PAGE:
Yeah. We got a long way to go. Horses are rested, fed and watered, thanks to you, so we’ll be on our way.” He took her hand. “You’re a fine lady, Margaret MacKenzie, remind me of my own mother. You take care now.”

The second man patted her shoulder and kissed her on the forehead as they went out the back door. A few minutes later she heard them ride away.

Margaret sat for a long time, staring at the money in her hand.  It was truly a miracle.  She wiped her cheek again and waited for Lester Davis and Sheriff Wilson.

*****

Dark clouds began to form, rolling up high in the sky as the Sheriff and the banker rode back to Lawrenceville.

Where you reckon she got the money, Lester?” the Sheriff asked.

I don’t know, Ed, but I’m not unhappy about it.  I didn’t really want to take Margaret’s property, but business is business and our depositors expect me not to coddle anyone.”

What do you think she’ll do?”

If she’s smart, she’ll try to sell off her herd and her land before things get worse.  She might even get most of her money back, if she’s lucky.”

Sheriff Wilson looked at the starless sky and laughed.  “It looks like the drought is about to break, and if I know Margaret, she’ll be in to see you tomorrow about another loan on her property so she can restock.”

As he spoke the first drops of rain fell on them.  Lester Davis turned up his collar.  “You’re probably right, Sheriff. God knows she’s as tough as they come.”

The rain fell harder and a flash of lightning lit up the trail. Thunder rolled as they passed through a grove of cottonwoods, and then another flash filtered through the trees. The rain rattled overhead on the canopy of leaves.

Suddenly two riders darted out in front of them, guns drawn and neckerchiefs hiding their faces.  The man in front fired once into the air and shouted, “That’s far enough, boys. Throw down your guns.”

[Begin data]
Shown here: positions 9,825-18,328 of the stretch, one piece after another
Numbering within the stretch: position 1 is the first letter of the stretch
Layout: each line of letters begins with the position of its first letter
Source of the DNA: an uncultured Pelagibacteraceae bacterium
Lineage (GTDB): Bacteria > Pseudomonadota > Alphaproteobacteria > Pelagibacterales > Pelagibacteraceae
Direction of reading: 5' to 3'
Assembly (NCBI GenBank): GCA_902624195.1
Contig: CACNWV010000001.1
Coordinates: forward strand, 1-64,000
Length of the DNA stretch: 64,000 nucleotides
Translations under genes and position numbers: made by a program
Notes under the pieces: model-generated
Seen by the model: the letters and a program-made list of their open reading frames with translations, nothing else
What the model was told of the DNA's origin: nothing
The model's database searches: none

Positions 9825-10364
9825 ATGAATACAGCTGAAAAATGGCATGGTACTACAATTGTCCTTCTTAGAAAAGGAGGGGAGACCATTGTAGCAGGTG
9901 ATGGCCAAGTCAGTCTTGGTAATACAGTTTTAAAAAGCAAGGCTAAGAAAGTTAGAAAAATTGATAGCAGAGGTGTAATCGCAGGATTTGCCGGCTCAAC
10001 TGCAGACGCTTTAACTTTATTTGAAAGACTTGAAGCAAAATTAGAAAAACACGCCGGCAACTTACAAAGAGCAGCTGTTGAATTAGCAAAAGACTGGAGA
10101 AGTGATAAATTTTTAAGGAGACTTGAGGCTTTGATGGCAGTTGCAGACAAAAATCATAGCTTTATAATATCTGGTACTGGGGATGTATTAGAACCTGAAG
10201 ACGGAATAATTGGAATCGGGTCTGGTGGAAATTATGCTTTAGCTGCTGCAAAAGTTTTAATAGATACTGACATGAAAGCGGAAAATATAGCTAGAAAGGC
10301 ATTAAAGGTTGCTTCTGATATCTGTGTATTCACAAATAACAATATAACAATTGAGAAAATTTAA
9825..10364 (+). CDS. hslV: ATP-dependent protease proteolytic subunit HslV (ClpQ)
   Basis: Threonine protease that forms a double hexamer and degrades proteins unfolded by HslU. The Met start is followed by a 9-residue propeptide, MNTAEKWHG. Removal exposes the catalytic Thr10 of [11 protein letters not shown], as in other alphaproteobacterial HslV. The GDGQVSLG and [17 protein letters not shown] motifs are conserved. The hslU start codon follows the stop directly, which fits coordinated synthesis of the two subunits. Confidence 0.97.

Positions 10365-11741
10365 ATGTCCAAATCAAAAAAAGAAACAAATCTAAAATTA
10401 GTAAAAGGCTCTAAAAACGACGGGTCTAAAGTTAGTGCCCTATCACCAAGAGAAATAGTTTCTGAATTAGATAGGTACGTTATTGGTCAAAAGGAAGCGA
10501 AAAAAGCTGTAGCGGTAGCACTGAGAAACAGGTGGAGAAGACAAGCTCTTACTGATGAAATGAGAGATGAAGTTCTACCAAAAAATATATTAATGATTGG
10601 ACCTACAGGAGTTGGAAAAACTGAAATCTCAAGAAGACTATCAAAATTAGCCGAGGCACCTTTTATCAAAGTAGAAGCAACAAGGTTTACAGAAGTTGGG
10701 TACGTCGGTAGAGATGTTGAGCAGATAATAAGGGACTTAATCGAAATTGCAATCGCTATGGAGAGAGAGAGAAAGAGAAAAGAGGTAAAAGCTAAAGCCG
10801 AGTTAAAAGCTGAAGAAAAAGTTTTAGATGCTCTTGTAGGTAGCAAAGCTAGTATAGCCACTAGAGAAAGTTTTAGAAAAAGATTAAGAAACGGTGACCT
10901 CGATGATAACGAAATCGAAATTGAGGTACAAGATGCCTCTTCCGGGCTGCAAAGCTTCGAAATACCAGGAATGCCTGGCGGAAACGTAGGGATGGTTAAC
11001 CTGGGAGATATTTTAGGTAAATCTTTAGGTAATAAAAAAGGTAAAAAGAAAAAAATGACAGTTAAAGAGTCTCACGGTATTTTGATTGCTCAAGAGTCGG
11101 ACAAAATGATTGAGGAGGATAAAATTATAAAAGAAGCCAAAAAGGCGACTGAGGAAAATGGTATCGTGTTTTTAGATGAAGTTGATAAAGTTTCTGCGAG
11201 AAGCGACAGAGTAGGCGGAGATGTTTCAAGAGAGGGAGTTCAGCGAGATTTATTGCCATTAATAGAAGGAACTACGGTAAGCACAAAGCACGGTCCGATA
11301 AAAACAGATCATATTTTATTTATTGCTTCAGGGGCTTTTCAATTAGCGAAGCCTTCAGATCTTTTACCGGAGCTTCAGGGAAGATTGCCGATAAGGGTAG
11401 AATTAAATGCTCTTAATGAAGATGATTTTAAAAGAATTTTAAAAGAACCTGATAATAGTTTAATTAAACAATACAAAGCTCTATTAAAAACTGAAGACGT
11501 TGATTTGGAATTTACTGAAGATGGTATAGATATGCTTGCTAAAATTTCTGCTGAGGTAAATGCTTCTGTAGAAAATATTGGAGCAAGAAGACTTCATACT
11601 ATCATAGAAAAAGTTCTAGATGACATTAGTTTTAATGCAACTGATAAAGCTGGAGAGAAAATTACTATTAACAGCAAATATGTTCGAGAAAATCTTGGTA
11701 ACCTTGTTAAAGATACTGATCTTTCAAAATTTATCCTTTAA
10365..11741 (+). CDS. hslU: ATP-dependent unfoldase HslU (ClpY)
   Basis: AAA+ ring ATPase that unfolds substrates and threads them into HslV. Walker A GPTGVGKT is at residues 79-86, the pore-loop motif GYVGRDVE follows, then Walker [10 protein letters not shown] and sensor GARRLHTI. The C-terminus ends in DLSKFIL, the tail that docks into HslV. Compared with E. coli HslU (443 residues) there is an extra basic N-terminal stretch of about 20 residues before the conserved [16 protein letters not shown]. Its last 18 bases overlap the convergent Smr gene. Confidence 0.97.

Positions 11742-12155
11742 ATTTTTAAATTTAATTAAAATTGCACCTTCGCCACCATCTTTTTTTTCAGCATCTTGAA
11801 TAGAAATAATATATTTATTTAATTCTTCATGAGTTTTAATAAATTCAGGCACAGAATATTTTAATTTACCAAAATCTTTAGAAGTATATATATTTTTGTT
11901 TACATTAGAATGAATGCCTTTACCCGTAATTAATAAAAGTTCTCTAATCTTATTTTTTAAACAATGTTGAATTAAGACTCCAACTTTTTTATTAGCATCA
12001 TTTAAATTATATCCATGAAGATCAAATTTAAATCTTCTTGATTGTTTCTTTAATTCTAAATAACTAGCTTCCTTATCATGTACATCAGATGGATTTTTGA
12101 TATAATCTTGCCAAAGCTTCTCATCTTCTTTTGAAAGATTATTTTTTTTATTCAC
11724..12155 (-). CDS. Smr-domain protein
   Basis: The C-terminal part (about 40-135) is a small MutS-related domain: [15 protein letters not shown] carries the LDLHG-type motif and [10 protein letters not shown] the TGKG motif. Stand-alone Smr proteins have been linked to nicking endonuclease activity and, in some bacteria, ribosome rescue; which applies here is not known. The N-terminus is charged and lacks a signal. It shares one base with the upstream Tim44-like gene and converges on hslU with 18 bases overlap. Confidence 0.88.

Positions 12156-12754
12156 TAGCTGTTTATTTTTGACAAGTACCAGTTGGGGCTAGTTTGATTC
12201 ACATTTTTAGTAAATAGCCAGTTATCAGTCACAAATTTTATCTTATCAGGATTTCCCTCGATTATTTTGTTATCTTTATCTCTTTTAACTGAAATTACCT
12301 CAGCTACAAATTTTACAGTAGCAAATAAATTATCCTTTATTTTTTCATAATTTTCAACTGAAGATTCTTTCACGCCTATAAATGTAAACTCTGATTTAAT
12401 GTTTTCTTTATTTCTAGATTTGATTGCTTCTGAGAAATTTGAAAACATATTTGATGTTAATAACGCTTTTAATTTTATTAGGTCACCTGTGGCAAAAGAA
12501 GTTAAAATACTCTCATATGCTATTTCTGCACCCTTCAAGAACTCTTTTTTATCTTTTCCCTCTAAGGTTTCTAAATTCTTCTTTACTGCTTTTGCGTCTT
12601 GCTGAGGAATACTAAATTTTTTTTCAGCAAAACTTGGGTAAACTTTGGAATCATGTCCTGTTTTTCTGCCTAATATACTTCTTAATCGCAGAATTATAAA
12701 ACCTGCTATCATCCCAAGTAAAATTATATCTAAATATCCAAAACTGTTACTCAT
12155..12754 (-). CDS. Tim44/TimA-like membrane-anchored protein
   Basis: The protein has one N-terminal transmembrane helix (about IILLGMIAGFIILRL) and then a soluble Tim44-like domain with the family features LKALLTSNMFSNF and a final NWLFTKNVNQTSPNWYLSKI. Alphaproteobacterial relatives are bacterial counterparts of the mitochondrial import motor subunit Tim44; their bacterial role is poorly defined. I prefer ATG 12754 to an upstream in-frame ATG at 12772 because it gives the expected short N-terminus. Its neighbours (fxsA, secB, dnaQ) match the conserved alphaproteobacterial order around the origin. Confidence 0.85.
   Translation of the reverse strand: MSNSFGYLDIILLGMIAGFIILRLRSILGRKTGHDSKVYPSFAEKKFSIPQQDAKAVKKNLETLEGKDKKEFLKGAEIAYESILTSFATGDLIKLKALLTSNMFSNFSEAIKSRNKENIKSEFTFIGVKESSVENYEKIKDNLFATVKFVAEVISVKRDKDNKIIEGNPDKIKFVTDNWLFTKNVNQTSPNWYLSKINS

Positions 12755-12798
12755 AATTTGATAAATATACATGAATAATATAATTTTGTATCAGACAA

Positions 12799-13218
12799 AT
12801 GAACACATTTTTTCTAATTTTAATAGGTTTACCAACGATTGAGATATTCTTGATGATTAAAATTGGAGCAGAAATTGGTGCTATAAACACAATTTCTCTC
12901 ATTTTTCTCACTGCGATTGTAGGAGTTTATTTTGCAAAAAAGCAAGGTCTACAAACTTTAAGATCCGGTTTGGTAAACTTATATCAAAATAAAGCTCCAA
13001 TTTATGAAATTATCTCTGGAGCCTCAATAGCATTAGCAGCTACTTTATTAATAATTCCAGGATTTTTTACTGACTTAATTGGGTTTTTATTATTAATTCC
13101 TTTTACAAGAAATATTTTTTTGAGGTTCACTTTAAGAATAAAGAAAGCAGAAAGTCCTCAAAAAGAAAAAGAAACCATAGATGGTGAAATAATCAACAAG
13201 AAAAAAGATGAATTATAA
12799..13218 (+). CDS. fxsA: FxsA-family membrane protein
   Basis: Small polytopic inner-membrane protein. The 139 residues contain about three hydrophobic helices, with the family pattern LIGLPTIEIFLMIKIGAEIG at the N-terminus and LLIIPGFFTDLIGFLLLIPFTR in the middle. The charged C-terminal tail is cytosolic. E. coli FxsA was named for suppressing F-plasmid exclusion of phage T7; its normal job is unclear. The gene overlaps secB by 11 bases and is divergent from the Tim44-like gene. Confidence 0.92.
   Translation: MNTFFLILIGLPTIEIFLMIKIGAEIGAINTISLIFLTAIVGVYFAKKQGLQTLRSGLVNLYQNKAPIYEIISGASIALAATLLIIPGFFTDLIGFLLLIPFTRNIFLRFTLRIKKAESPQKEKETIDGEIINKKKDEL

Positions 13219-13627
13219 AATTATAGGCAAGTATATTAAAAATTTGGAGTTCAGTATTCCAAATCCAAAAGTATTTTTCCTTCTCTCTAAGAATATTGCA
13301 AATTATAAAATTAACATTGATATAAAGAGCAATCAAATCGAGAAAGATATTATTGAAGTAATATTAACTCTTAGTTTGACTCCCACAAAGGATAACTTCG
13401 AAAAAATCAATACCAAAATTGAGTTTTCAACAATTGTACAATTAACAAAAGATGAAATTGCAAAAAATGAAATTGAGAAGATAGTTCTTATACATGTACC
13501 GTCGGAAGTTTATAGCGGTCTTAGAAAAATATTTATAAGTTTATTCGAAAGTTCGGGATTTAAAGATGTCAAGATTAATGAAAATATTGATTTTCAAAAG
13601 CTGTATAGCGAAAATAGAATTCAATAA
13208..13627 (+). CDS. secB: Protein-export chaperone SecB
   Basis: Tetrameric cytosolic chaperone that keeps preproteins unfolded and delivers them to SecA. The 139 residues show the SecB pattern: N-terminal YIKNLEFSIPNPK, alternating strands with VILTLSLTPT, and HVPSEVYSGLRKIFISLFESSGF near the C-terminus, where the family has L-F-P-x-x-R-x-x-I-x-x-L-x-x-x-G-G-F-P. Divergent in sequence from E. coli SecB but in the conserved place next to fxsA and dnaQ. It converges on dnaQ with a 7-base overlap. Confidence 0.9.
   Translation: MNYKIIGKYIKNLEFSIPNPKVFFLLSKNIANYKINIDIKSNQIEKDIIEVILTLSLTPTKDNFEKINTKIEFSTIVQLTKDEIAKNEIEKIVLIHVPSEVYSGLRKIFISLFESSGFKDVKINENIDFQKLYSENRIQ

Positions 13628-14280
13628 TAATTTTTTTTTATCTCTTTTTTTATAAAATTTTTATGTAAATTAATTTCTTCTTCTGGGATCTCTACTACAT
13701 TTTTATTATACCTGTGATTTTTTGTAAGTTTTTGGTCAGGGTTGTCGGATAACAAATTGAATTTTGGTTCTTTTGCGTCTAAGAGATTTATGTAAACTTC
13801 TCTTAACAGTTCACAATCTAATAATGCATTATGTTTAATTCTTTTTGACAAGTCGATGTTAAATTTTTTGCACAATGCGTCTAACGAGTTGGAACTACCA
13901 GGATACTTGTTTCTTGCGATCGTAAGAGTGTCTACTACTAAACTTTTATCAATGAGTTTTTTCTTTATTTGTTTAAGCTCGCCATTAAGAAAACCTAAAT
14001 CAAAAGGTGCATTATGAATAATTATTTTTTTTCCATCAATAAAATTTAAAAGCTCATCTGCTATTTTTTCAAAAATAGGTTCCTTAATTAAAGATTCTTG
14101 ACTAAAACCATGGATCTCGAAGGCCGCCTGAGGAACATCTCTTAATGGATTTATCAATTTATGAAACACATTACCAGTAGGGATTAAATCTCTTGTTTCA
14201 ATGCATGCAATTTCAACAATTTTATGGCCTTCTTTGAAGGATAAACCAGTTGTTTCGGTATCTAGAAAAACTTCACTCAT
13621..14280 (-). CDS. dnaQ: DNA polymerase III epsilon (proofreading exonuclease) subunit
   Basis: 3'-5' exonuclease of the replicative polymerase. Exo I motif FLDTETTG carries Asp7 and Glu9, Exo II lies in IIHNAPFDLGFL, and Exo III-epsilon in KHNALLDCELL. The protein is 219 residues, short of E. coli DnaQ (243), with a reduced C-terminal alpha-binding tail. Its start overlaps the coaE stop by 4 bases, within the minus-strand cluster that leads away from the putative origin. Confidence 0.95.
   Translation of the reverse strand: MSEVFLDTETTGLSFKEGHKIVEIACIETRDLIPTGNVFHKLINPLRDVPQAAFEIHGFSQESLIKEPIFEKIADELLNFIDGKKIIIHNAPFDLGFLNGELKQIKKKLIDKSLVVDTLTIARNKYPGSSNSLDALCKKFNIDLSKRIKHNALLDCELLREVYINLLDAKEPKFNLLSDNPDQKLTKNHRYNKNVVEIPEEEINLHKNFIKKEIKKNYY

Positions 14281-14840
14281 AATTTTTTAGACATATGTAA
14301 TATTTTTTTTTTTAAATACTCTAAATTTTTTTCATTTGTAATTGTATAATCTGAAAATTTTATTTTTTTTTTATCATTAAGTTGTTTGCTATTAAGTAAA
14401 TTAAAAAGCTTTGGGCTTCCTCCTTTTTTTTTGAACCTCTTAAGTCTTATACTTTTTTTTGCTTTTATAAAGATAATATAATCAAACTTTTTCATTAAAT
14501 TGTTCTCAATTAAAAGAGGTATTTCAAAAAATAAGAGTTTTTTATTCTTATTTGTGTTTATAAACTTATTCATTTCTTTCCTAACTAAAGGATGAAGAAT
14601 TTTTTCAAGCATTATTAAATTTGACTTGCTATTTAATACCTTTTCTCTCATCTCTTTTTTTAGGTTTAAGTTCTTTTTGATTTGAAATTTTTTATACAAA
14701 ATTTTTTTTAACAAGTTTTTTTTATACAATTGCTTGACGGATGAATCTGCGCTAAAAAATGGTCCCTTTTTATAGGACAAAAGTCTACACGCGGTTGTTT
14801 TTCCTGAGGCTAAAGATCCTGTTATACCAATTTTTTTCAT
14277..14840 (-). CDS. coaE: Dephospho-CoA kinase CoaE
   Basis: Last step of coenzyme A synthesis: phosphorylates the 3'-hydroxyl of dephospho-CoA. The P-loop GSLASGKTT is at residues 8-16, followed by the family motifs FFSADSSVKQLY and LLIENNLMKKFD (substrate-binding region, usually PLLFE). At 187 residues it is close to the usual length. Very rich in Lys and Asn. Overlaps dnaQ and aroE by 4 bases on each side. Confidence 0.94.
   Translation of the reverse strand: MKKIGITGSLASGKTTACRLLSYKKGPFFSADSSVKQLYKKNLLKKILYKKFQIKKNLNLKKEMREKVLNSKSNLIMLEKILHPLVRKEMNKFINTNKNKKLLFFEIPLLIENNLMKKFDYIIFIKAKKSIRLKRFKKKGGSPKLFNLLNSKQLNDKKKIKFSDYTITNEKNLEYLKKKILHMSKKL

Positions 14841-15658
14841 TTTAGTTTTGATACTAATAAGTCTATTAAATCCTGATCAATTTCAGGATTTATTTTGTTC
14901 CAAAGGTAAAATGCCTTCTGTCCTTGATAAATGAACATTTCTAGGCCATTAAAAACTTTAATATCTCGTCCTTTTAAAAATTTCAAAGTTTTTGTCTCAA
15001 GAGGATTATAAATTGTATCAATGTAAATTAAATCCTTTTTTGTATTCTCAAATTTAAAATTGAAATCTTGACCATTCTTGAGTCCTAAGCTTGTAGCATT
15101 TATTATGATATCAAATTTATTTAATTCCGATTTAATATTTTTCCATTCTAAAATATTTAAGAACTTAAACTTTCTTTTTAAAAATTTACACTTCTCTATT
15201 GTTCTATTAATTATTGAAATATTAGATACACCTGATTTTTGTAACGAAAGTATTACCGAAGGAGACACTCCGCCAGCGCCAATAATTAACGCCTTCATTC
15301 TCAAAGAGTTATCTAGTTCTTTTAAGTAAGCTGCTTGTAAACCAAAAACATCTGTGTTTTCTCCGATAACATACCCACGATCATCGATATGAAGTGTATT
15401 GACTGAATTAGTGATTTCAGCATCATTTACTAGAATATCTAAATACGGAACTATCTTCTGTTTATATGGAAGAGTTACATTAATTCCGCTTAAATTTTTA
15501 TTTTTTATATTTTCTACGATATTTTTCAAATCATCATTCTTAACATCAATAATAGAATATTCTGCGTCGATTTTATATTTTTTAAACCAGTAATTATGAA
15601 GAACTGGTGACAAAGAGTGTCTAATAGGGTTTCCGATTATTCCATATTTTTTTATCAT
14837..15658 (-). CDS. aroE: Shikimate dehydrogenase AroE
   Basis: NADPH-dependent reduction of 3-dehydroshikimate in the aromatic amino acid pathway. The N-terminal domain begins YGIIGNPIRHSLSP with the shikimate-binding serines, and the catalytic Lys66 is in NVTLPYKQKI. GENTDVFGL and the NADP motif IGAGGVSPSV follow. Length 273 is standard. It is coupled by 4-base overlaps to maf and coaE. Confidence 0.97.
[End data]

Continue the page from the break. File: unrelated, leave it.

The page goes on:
Sheriff Wilson swore and dropped his Colt to the ground. Davis waved his hands in the air.  “Don’t shoot!  I don’t carry a gun.”

The second masked rider spurred his horse over to Davis.  “I’ll have those saddlebags.” Davis started to protest, looked at the Sheriff, and changed his mind. He untied the saddlebags and handed them to the masked bandit.

That’s bein’ smart,” the second man said. “Now you fellers ride on outta here.”

*****

It was nearly dawn when the two riders crossed the border and made camp along the Missouri river. The bearded man opened the banker’s saddlebag, took out the roll of bills and counted them. Six Hundred and Seventy-five dollars.

All there, Jesse?” the other man asked.

The bearded man tossed the empty saddlebags away. “Yeah, Frank,” he said. “It’s all here.”  He looked at his brother and they both grinned.

 I am a senior citizen who has been writing since the early eighties. Mostly short stories in a variety of genre; although I have a novel length story working. Also, I have created the small Midwestern town of Milton Falls, circa 1930s, populated by a variety of citizens, including Sheriff  Hickerson Cheek and his three deputies, two full-time and one part-time. A half-dozen or more stories at this point, recounting the detection of perpetrators of various crimes, from murder to theft.